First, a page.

America the Great
These days the news media has become terribly boring, more so than usual. For a while, I was riveted, following the crisis in Wall Street. There were some interesting articles, and a lot of questions. That quickly gave way to a dialog in the media over whether we were witnessing the demise of the American Empire. Were these the last days of Rome? What would America do with a financial sector in crisis? The New York Times’s lead writers, Dowd and Friedman, wrote, as they always do, silly articles explaining exactly what was happening, so that their silly readers could make silly sense of things. Dowd’s piece was entitled Are We Rome? Tu Betchus!. For those of you who haven’t been bombarded: “Tu Betchus” is a Latinized version of “You betcha”, which Sarah Palin famously overuses. Haha.
Yes, we are constantly bombarded with Obama, McCain, Palin, and the Empire. I’m tired of it. I’ve had enough politics for the next 10 years. Thank God the elections are soon. And the whole Empire thing got old as soon as it was born. A friend at work sent me an article from the Wall Street Journal that explained that, no, these are not the last days of Rome. It was well written and well reasoned. A relief amid the hysteria. The article also held that “America will continue to be number one”. What an uninteresting statement. There are lots of people in this country who keep saying, loudly, “America is the best country in the world”. I suspect they have no idea why.
I thought I’d write a post on why I decided to come to this country. It’s a personal account, and there are no grandiose adjectives in it.
My idea of coming to America became solidly formed around the time I was 22. I was in my fourth year (out of six) of Electrical Engineering at the Universidad Politécnica in Madrid, and was very unhappy with my university experience. I hated my school, and thought I had made a terrible mistake by not studying Mathematics. At the end of my third year, I had gone to the school of Mathematics, to tell them I wanted to get a second major there, and to ask which subjects they would waive.
You have to understand that in Spain, this is a big deal. Academic departments are entirely independent of each other, so that if you’re at the school of Electrical Engineering at the Politécnica, and want to take classes at the school of Mechanical Engineering, also at the Politécnica, you still have to go through the whole admissions process in that school. Changing your major is in general a bad idea. The school of Mathematics, even though it was next door to Electrical Engineering, belonged to a different university - the Complutense.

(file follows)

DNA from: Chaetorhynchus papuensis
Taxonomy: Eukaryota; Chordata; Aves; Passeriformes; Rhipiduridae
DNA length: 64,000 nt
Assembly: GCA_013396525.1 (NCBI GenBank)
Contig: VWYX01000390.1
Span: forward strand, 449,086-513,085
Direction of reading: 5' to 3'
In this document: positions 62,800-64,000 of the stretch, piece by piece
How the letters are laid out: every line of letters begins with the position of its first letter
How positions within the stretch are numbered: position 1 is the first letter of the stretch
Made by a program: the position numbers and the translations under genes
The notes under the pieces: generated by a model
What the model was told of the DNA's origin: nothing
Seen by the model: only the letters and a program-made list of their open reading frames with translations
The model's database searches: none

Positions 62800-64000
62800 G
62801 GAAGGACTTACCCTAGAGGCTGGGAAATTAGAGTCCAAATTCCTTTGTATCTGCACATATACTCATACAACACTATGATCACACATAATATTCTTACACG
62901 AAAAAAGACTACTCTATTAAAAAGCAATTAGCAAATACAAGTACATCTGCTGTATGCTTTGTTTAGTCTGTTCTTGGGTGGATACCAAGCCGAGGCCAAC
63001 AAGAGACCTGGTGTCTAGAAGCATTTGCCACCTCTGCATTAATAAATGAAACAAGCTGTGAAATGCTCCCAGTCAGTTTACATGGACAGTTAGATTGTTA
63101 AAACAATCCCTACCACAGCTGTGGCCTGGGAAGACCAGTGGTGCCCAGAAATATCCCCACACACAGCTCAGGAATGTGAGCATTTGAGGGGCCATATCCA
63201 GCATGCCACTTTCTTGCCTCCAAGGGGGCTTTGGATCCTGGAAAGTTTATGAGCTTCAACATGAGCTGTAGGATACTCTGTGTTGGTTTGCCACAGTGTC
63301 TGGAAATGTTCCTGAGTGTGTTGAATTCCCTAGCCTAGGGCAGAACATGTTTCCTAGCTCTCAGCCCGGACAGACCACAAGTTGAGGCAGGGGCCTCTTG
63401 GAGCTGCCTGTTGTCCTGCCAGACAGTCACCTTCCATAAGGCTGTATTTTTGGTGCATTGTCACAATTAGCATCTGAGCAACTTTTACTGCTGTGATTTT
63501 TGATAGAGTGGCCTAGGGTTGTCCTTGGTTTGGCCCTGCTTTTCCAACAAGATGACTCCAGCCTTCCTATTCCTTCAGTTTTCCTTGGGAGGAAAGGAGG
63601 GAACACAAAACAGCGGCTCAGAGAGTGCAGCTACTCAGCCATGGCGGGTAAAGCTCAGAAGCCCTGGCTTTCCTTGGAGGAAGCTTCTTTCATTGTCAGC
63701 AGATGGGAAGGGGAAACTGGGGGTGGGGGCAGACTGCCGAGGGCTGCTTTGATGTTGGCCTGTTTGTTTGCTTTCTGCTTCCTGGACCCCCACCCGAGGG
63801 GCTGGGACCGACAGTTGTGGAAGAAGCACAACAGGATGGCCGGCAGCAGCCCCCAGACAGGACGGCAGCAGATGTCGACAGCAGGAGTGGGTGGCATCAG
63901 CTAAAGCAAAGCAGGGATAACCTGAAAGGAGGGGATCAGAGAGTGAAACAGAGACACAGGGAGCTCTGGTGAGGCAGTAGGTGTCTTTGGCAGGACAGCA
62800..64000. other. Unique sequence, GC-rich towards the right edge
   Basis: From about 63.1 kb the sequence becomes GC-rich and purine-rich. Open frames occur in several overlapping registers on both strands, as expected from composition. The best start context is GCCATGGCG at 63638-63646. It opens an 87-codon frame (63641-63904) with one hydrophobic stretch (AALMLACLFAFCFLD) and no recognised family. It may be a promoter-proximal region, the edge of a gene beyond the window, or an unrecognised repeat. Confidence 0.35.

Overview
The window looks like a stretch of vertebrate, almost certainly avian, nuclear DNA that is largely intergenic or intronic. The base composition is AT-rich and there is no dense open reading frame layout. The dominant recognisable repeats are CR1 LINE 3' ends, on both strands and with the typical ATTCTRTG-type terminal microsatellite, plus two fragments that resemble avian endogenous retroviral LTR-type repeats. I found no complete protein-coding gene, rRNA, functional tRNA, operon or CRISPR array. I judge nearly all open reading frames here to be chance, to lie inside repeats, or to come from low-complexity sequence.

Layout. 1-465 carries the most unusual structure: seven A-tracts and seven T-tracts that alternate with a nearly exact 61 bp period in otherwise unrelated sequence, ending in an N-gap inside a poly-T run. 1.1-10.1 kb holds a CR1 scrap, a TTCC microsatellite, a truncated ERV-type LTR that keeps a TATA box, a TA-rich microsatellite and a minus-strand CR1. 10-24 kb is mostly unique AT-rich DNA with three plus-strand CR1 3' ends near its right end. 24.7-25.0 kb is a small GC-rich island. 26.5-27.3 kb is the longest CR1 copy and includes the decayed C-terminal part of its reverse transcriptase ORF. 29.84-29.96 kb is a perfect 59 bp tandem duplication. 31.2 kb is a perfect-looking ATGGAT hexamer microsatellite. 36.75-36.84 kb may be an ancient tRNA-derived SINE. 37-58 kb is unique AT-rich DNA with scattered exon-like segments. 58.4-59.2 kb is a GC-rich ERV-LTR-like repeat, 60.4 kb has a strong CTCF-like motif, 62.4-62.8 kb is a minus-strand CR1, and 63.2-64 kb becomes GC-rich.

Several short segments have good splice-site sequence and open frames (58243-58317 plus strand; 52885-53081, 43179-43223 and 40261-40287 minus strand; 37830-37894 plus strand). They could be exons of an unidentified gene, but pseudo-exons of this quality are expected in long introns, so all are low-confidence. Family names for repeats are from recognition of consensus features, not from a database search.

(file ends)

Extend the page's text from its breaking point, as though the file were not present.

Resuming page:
Back to waiving: after a long deliberation, they determined that they would waive my Calculus and my Linear Algebra, and since they were nice guys, they would also throw in Multivariate Calculus. They would not waive Differential Equations, nor Complex Analysis, nor Probability. The reason for that was that at their school, for those classes, they offered five hours a week of lectures. My school had offered only four hours a week.
I was furious. This clearly told me that things would not be any different in that school. I sat on some of the classes, and found them dry and boring. This place might kill my interest in Math. I decided it was best to learn on my own. By the first months of my fourth year at the Politécnica I was so unhappy that, for a brief period, I was about to drop out. My idea was that I would get an undergraduate degree in Math at an American university. They seemed to be the best, and I envied the flexibility of their study plans. In the end, I continued with my Electrical Engineering studies.
Up to that point, I had admired America for its many top universities, and for the many textbooks they produced. I had rebelled against my teachers, and had learned many classes from American textbooks, instead of from class notes, as they wanted. The books were fine - not outstanding, but much better than notes from boring classes. There were a few American books that I had read in those years that had had a much greater impact on me. One was the classic Calculus by Michael Spivak. That book was alive, full of wit, personality, and deep ideas. I loved it. I had also devoured The Bell Curve, a thick technical study of the role of intelligence in America. There was a polemic around it, which I thought was a sanctimonious one. The Bell Curve impressed me, not so much because of the results of the research it described, but because of how well written it was; how reasoned, and scholarly, and critical and clear. The central idea was that in America, the single factor that best predicts a person’s success is intelligence, above gender and race and social class. That this single theme was developed so richly into a hefty tome, and that it didn’t get repetitious, was astounding to me.